They for the first time are addressing things they may not of ever known they needed addressing.
I am not saying anything bad about this office. It is what it is. It is serving people. Now to me as a higher tier dentist I am glad these people are in the door (because soon enough they may want more out of their dental care).

Tier II
I compare this to a Denny's. It is getting a little better. People sit down to eat. There is a menu. There is service.
The dental office is getting a little better. There maybe some character in the office. There may be a dentist that owns the place. Maybe the office has relationships with some a good lab. But maybe using products are good but not great. They maybe serving steak but it is still not USDA.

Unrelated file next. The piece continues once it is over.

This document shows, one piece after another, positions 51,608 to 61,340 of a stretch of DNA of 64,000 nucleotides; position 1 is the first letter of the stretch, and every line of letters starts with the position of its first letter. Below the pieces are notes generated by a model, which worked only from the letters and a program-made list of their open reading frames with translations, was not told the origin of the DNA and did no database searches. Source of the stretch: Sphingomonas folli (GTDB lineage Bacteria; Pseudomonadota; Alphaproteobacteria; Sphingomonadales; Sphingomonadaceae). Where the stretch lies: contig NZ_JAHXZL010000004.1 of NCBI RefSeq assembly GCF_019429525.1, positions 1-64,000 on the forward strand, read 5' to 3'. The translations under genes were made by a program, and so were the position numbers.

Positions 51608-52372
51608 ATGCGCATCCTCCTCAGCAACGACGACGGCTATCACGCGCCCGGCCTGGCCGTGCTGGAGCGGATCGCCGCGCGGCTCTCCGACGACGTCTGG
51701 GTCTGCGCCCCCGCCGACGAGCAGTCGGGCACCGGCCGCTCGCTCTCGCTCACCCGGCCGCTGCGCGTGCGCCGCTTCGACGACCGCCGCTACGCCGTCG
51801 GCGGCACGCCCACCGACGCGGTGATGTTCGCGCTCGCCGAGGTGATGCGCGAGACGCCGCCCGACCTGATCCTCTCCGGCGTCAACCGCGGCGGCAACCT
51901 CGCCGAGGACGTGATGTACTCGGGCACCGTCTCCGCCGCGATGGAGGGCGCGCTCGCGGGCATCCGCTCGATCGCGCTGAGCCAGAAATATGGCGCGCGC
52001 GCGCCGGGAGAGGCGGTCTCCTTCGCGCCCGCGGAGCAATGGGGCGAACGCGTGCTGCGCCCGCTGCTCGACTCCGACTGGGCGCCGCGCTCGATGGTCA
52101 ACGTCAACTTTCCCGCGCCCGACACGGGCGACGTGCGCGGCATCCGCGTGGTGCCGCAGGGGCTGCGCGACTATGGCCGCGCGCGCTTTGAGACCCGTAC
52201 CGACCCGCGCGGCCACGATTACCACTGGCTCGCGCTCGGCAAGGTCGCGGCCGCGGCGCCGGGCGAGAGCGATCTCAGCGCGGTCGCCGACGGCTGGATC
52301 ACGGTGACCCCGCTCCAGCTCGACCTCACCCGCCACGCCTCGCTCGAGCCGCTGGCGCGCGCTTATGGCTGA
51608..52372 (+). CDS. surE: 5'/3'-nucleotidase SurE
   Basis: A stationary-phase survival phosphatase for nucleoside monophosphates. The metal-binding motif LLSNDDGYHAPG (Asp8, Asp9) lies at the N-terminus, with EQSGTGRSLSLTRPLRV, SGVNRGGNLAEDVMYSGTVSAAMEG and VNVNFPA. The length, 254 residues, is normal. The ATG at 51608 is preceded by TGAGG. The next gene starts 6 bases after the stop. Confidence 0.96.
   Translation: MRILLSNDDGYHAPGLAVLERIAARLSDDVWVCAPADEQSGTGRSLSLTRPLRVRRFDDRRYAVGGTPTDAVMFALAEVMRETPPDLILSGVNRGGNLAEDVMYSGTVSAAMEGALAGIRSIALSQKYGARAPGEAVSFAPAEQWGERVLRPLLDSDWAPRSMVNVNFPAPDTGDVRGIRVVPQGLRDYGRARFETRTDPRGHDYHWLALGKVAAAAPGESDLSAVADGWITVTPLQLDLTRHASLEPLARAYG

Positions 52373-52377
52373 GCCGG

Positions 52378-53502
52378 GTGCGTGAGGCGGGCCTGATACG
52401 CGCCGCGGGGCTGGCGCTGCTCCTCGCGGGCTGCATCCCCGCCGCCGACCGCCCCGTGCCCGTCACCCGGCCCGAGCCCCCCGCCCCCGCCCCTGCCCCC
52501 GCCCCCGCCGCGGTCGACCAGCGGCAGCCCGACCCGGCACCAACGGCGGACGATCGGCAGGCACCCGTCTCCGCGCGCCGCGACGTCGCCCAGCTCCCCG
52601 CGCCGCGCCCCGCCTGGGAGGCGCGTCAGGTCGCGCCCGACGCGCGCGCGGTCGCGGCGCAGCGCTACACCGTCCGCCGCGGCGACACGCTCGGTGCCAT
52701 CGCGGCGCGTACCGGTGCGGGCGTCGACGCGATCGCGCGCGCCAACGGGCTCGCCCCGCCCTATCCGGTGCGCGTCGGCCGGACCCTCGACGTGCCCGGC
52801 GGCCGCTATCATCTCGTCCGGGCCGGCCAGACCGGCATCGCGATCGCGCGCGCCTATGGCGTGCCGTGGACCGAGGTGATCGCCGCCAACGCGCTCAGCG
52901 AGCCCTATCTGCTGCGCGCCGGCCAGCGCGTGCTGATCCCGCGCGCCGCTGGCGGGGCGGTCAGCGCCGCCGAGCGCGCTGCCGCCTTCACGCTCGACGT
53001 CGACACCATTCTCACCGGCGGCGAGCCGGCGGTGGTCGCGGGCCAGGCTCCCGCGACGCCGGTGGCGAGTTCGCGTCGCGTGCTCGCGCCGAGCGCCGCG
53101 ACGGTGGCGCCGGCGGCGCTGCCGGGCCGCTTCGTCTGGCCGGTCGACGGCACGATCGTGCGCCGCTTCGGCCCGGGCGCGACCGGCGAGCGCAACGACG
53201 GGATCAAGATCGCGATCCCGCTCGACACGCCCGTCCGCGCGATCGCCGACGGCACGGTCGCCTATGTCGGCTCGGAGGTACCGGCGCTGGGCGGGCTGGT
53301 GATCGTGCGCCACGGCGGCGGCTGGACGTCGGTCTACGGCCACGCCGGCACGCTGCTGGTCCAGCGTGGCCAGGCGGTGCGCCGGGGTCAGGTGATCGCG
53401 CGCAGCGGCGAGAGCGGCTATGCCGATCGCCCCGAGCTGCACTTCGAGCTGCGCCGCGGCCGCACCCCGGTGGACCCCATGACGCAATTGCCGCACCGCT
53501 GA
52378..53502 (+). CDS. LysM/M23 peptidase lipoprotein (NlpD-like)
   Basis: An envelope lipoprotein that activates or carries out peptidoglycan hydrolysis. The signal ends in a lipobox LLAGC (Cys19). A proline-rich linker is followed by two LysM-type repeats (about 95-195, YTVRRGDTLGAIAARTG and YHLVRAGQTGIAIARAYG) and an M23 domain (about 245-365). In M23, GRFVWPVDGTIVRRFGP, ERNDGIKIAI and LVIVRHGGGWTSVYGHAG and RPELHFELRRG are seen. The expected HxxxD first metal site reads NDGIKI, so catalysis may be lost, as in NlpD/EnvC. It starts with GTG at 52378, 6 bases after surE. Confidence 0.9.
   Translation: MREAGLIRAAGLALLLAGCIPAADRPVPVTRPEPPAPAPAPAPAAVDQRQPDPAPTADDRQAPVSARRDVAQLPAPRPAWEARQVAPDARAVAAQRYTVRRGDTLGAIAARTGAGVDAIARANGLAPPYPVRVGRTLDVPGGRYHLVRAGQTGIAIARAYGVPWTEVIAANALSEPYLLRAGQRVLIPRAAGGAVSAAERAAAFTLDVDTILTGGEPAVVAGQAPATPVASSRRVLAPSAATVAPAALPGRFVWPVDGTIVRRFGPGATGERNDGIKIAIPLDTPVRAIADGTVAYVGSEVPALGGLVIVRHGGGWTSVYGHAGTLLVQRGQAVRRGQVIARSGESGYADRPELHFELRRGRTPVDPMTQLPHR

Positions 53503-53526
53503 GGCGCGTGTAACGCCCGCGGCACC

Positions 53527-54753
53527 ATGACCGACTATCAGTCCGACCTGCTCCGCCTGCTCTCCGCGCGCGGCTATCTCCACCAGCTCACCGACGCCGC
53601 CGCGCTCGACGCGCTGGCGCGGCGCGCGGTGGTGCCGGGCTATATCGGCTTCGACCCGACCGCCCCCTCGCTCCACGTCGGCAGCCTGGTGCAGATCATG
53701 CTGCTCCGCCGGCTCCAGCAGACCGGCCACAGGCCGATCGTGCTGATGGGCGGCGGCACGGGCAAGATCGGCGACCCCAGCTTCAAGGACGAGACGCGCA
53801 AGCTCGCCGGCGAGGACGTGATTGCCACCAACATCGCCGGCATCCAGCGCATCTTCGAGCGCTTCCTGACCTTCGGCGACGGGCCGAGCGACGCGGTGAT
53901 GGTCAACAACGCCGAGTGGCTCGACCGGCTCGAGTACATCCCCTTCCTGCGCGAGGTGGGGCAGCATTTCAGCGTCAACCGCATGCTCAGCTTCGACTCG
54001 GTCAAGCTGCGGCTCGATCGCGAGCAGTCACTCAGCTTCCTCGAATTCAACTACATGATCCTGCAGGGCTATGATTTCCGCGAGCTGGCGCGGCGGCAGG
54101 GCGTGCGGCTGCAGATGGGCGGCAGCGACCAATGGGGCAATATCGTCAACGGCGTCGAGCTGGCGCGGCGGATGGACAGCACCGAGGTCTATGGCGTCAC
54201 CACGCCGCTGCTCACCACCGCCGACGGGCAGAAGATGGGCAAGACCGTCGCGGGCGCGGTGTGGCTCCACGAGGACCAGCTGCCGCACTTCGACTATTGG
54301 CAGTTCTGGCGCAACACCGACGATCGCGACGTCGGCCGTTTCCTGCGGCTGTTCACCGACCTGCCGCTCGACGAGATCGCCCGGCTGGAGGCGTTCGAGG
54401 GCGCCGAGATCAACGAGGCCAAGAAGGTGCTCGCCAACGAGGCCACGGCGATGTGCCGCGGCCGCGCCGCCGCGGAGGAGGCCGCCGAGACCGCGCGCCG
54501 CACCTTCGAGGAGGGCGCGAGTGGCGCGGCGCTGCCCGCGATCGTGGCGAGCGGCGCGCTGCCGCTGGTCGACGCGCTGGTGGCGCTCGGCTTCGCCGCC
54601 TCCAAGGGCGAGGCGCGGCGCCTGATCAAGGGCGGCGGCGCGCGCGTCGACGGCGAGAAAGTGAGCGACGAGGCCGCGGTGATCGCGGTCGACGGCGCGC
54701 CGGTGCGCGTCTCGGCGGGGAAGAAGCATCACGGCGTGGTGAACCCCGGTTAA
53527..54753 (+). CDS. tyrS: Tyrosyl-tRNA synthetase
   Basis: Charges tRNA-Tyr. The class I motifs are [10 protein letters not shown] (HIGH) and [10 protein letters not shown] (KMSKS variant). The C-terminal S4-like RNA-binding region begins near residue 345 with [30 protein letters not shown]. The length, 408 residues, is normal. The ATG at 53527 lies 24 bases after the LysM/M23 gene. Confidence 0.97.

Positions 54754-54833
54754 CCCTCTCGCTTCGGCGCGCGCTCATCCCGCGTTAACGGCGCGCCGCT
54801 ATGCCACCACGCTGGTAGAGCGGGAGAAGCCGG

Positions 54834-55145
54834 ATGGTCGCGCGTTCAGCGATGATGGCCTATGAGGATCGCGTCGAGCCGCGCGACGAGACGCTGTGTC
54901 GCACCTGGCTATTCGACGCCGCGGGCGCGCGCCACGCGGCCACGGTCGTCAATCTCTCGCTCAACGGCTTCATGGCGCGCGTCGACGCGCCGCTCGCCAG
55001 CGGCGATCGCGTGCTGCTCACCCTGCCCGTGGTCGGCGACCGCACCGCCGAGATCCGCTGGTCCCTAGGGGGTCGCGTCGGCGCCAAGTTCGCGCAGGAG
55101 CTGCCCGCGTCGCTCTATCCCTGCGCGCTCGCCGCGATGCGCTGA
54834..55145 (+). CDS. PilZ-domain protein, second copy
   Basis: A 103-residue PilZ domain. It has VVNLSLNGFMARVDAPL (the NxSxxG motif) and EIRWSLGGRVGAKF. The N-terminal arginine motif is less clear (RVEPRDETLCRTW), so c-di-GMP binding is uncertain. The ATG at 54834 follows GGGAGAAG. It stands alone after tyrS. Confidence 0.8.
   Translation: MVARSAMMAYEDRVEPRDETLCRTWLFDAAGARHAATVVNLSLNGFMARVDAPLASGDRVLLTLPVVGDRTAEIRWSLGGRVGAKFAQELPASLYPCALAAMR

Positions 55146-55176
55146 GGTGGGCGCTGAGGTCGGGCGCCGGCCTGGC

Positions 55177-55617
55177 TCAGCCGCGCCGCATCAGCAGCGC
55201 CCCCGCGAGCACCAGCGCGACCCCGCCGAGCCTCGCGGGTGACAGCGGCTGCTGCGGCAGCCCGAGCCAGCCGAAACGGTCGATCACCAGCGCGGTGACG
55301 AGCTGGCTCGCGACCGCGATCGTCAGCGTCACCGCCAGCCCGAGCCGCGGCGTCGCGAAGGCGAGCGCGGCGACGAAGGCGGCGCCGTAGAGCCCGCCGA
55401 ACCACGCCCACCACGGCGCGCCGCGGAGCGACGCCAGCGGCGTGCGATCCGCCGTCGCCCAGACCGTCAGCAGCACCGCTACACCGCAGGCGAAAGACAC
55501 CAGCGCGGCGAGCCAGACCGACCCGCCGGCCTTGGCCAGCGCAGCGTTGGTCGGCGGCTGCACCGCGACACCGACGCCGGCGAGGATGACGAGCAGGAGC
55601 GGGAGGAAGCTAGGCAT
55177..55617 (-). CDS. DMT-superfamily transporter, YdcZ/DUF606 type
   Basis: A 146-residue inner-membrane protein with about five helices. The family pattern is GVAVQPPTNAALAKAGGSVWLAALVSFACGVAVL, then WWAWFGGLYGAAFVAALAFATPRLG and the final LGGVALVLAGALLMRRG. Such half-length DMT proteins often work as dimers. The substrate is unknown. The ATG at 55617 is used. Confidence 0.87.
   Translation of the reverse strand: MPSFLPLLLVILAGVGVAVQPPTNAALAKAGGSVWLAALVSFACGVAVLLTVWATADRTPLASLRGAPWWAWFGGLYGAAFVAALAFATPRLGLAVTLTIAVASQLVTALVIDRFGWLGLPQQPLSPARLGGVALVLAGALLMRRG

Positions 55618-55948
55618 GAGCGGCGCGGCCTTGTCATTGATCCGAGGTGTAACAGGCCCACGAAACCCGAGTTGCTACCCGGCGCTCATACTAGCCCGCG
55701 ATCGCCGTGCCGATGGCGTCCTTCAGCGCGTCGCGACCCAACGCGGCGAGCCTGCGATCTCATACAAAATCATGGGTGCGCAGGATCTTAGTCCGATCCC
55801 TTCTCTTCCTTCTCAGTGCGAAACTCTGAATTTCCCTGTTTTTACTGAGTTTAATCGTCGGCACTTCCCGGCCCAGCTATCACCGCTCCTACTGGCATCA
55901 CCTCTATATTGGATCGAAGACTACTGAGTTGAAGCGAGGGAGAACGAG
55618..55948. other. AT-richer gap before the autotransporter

Patients are getting better care but may still be looking for something more.

Tier III
This office is a TGIFridays. Maybe a Bennigans.
The office has some character. The office has personality. They care about the plant (the way the office/restaurant looks and feels). The dentist does a lot of CE. The dentist is using a lab that is good. They are using specialists that are good.
There is good service. The team spends time talking about how to make things better.
The food they are serving is good to great. The steak is now USDA.
They care.
The issue with this tier is, to me, an identity problem. The problem can be from the dentist wanting to be an exclusive kind of dentist and/or the patient want a $40 steak for $25.

Tier IV
Is like a Ruth's Chris.
This place serves steak and they wouldn't dare serve just USDA.